Swap Insanity: 454 LSX Engine – In A ’96 Honda Civic!

civic2We’ve seen the LSX engine swapped into hundreds of Mustangs and other traditional hot rods, and even quite a few different rear-wheel-drive imports, like the Nissan 240SX and 350Z, 3-series BMW coupes and sedans, Subaru BRZ, and even the odd Porsche 911 here and there.

But this is something radically different – a rear-wheel-drive converted 1996 Honda Civic. Now, before you go and condemn the owner, step back a moment and appreciate this as a traditional hot rod.

Back in the day before you could sign a check and have someone build you a car, you had to work with the limitations of what you could do yourself, and engine swaps from Chevy to Ford were much more common. Just think of all the ’32 Fords you’ve seen at the local car show sporting a small-block Chevy powerplant stuffed between the fenders – they were built because the cost of the engine was reasonable, but the owner wanted the Ford-based car. It’s no different in this situation; the owner had the car, and had the remains of a wrecked Corvette, so why not marry the two and see what happens?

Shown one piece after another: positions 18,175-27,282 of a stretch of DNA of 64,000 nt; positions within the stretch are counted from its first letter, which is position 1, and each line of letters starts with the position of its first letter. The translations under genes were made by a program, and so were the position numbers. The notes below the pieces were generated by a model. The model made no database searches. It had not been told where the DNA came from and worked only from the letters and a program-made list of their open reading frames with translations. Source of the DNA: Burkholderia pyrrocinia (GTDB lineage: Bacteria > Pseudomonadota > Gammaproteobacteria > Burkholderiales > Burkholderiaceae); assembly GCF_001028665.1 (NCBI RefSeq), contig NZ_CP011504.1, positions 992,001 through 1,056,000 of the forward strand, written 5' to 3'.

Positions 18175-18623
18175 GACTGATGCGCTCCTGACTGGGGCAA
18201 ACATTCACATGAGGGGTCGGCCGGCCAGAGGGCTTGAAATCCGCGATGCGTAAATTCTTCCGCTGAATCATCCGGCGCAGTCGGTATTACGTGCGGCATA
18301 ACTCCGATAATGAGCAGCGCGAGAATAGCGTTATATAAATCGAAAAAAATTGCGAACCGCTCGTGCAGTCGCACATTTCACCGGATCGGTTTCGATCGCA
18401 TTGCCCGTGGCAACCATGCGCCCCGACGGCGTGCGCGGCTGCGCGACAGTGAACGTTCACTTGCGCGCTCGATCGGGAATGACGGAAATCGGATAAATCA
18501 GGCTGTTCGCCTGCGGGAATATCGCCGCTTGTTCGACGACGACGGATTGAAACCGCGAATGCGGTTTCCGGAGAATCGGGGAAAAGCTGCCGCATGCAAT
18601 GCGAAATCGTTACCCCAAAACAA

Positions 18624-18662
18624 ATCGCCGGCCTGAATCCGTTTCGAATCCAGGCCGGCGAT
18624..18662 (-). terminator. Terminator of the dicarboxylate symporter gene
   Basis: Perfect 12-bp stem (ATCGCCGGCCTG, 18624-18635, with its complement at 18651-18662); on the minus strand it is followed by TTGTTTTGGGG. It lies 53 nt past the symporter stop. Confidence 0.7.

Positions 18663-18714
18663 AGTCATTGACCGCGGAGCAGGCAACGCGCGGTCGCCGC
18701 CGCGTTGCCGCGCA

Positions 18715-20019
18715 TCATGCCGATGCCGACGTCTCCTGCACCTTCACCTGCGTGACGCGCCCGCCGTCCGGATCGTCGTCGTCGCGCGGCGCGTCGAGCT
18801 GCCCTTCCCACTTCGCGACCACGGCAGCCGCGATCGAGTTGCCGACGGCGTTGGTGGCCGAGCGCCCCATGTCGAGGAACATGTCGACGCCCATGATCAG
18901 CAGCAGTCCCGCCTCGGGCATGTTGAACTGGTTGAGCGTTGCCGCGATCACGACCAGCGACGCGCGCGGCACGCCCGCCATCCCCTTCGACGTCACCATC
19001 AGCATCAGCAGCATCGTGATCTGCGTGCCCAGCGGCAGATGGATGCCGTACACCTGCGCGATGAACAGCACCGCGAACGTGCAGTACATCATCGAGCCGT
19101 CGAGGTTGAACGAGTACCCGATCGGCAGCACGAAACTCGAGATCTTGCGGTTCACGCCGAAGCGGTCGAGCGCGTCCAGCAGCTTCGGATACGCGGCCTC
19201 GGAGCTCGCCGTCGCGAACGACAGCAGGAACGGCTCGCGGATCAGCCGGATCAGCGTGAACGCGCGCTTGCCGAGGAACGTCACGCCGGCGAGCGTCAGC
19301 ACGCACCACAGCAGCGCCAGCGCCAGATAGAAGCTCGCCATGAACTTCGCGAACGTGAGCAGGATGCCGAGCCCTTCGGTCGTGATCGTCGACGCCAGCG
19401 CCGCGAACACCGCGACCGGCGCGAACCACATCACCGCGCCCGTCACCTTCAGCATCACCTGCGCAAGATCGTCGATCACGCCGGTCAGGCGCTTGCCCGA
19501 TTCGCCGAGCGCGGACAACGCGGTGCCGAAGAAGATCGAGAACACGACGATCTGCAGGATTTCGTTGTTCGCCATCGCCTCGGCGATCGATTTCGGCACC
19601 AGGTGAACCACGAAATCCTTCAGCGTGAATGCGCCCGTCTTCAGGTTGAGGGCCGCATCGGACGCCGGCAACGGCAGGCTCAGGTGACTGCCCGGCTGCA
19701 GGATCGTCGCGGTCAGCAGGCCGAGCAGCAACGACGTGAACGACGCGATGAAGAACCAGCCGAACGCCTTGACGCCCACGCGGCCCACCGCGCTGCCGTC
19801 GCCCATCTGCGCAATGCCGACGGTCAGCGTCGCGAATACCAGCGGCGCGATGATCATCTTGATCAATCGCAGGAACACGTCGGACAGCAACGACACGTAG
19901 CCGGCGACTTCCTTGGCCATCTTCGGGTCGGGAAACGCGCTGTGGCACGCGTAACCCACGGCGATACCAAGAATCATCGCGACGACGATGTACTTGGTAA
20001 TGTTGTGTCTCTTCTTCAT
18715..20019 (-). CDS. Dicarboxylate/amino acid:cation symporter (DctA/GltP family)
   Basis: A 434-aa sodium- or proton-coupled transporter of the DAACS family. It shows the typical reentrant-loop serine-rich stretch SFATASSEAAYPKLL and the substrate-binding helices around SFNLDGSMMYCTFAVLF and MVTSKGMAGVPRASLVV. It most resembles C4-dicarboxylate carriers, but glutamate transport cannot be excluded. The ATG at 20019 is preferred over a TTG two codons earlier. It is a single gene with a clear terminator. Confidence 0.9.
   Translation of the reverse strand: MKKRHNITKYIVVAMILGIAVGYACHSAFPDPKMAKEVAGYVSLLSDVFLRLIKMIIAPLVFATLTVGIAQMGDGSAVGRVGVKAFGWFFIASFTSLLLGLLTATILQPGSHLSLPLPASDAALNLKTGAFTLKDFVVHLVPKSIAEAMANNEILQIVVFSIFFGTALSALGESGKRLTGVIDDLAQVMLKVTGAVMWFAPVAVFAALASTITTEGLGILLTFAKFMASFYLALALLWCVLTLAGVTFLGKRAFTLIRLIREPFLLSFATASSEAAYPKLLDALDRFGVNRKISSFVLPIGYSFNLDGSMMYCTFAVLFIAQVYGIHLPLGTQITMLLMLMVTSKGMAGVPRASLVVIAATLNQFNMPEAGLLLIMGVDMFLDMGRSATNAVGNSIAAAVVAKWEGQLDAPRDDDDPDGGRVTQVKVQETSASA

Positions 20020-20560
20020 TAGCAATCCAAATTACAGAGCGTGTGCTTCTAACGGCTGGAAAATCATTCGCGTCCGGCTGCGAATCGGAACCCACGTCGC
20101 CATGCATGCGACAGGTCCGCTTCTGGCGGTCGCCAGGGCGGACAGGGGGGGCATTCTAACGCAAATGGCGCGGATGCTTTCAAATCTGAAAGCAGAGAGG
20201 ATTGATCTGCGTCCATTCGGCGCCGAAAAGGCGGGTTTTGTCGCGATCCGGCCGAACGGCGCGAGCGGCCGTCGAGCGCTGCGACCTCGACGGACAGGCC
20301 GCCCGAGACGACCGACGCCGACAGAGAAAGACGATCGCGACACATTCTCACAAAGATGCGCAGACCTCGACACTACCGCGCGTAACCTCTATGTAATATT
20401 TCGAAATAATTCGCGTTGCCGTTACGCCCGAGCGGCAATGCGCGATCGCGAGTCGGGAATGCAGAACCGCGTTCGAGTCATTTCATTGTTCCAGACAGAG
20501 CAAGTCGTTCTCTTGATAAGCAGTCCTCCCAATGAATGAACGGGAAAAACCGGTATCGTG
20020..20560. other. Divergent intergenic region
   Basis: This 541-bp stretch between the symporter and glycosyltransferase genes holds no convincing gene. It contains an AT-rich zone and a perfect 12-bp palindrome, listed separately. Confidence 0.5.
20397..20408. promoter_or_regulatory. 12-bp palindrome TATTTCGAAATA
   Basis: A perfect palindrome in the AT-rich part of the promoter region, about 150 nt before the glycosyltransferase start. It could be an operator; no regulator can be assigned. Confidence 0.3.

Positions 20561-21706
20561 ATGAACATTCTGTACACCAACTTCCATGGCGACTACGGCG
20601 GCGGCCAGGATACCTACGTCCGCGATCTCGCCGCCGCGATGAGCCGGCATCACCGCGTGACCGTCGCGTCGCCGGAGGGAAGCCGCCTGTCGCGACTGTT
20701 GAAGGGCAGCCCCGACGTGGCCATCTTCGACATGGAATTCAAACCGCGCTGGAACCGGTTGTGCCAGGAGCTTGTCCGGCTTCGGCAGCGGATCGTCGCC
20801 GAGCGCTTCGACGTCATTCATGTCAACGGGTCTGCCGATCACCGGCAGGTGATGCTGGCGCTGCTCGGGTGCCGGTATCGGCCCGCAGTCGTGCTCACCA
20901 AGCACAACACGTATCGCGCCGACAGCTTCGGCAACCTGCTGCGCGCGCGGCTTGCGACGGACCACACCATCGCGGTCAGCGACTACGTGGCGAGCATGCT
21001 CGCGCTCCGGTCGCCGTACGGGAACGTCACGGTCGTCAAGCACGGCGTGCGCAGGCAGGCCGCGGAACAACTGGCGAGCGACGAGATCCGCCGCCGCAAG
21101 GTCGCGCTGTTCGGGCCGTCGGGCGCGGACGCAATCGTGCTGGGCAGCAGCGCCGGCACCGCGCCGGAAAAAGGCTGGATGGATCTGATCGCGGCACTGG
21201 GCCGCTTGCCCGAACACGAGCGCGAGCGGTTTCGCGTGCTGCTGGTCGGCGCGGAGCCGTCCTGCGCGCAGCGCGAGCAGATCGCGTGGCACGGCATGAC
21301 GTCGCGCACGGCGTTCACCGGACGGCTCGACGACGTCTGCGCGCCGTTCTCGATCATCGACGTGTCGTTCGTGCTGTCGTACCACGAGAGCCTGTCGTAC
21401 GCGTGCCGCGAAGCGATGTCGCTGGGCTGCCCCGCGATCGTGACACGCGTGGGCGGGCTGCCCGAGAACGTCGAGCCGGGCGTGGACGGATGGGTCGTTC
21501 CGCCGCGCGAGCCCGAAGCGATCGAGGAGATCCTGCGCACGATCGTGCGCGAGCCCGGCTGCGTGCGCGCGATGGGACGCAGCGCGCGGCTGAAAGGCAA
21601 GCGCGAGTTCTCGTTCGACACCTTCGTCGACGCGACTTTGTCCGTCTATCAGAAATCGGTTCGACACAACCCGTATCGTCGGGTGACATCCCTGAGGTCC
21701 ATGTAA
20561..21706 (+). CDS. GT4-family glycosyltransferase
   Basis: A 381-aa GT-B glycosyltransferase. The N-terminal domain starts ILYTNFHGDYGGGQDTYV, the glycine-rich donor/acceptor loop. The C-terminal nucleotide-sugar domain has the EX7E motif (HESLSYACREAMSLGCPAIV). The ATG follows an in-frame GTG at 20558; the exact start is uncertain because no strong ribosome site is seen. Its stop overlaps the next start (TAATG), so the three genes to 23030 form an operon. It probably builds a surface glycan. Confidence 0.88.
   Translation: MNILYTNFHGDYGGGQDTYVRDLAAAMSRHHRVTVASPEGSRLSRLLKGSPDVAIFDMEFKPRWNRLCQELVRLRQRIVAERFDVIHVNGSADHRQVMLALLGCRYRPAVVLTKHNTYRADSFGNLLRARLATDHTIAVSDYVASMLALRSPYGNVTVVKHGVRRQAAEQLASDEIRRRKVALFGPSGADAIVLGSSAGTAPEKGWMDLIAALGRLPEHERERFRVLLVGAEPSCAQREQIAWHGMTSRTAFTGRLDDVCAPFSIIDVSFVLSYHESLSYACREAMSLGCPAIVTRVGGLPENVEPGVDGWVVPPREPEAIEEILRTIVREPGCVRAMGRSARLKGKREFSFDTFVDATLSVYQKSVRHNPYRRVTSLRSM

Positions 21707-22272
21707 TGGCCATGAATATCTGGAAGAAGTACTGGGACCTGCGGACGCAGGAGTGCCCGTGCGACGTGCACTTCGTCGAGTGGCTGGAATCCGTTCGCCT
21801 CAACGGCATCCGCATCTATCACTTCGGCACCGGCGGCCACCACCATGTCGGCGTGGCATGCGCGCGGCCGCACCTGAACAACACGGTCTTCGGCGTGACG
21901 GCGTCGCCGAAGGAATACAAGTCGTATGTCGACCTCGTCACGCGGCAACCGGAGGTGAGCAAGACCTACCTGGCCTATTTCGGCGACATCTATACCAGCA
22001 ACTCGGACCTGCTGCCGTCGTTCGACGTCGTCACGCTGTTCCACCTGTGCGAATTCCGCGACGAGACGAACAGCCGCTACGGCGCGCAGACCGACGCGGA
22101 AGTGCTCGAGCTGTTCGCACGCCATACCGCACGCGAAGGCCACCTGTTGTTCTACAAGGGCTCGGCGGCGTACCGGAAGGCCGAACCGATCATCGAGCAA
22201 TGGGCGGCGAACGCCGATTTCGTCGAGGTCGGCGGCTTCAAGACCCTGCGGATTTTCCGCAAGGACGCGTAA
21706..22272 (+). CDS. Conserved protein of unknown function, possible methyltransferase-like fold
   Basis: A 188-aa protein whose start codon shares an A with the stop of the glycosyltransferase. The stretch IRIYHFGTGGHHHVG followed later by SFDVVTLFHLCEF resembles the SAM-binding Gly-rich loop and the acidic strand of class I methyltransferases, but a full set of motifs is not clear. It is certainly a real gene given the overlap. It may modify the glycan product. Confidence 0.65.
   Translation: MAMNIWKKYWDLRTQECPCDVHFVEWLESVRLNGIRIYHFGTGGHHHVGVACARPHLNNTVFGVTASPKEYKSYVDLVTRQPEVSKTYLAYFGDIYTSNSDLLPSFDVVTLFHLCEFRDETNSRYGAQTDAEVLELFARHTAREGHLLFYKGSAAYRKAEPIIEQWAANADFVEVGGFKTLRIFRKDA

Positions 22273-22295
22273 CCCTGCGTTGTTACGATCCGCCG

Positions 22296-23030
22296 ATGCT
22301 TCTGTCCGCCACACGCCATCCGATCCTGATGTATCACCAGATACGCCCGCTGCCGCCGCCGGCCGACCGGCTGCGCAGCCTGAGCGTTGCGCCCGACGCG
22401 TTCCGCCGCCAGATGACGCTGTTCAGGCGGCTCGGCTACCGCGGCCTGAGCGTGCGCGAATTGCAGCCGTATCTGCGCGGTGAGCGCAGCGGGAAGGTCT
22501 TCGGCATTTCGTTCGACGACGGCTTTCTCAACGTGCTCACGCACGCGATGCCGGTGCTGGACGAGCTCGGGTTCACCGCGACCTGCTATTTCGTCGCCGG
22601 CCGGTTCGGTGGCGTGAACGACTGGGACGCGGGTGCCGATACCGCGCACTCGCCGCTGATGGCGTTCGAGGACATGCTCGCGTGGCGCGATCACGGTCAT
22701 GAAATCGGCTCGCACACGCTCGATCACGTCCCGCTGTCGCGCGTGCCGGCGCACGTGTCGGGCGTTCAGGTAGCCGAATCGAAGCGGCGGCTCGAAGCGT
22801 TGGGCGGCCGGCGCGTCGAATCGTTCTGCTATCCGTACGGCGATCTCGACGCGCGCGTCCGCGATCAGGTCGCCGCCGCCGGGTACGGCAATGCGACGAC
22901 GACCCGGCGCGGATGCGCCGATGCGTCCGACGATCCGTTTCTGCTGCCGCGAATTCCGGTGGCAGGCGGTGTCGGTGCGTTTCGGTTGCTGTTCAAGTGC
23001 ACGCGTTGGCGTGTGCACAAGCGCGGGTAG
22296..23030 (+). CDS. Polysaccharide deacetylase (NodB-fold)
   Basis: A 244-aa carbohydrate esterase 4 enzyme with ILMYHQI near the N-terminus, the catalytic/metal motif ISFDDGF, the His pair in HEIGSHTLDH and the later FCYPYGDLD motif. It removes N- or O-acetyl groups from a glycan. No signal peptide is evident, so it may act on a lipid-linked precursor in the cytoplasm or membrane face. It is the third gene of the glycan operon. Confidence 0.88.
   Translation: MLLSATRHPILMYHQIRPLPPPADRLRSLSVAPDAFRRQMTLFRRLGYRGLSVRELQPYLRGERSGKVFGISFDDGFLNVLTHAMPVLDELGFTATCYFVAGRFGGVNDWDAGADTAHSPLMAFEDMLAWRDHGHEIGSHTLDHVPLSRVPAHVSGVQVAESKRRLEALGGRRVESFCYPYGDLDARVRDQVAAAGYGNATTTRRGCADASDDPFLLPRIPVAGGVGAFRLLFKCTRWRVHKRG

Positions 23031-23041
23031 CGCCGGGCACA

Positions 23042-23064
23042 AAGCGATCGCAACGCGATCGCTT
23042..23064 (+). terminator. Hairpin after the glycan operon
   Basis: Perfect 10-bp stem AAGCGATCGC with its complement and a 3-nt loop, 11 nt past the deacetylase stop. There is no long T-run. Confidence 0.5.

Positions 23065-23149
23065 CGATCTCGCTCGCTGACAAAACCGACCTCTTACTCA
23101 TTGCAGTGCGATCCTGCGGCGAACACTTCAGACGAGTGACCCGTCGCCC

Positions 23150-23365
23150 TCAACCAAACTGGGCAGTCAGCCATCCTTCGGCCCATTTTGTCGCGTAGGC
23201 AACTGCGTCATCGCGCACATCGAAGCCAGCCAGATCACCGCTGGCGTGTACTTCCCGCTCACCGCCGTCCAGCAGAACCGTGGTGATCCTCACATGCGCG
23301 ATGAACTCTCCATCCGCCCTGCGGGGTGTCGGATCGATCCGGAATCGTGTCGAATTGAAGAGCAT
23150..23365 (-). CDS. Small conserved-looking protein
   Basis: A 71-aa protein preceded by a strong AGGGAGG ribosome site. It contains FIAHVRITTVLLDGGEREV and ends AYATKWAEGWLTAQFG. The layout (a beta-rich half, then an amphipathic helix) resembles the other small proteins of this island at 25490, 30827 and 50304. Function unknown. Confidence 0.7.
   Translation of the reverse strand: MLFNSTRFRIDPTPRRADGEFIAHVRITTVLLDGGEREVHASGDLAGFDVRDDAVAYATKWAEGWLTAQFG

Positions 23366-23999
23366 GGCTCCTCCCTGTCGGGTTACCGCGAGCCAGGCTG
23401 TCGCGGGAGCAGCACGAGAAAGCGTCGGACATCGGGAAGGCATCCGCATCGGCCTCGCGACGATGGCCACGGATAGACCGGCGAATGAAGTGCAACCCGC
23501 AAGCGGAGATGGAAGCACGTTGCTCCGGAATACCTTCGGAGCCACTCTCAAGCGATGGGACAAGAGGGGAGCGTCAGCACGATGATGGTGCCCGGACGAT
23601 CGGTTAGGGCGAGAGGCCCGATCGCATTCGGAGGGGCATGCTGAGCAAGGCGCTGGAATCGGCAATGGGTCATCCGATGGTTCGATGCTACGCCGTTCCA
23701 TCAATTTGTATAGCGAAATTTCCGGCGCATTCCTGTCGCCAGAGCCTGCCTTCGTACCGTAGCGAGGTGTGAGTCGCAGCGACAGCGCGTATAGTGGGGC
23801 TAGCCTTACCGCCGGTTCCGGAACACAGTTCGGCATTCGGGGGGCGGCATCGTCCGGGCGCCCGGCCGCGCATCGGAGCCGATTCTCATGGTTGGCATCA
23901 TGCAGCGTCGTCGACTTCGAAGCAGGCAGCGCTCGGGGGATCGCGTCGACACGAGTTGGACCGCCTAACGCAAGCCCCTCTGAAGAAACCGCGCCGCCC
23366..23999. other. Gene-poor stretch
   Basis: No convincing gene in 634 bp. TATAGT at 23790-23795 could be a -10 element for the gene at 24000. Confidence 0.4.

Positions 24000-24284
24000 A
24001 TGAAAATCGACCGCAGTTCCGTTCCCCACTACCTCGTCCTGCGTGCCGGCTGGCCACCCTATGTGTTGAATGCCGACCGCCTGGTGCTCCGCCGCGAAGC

civic3The owner said, “My dad bought me this car when I was 16 to drive to school, and I’m 27 now. I had a hunch one day, got a wrecked Corvette and decided to build a street car that I could hit a quarter-mile dragstrip and break some records with. I stripped the unibody and firewall out of it, and used the front subframe out of a Z06 Corvette.” The car has also had a complete rollcage installed for safety.

There is a ProCharger on the way; the engine currently wears a F.A.S.T. manifold and throttle body to go with the Holley Dominator EFI system and a bunch of other go-fast parts including an 800-horse nitrous system. The car has been stretched three inches to match the actual wheelbase of the Corvette, and the torque tube and transmission are pulled straight from the wrecked Z06.

Don’t think that this is just a backyard build – the owner seems to have a pretty good handle on what he’s planning for the future. He’s nine months into the build with another three months planned for work before the car will be ready to roll. The plan is to make 2,000 horsepower, and we can’t wait to see this thing on the track. There is a ton of work that’s been done to this car – check out the video!

About the author

Jason Reiss

Jason draws upon nearly 15 years of experience in the automotive publishing industry. Collaborating with many of the industry's movers and shakers assists him in the creation of compelling technical articles and high-quality race coverage.
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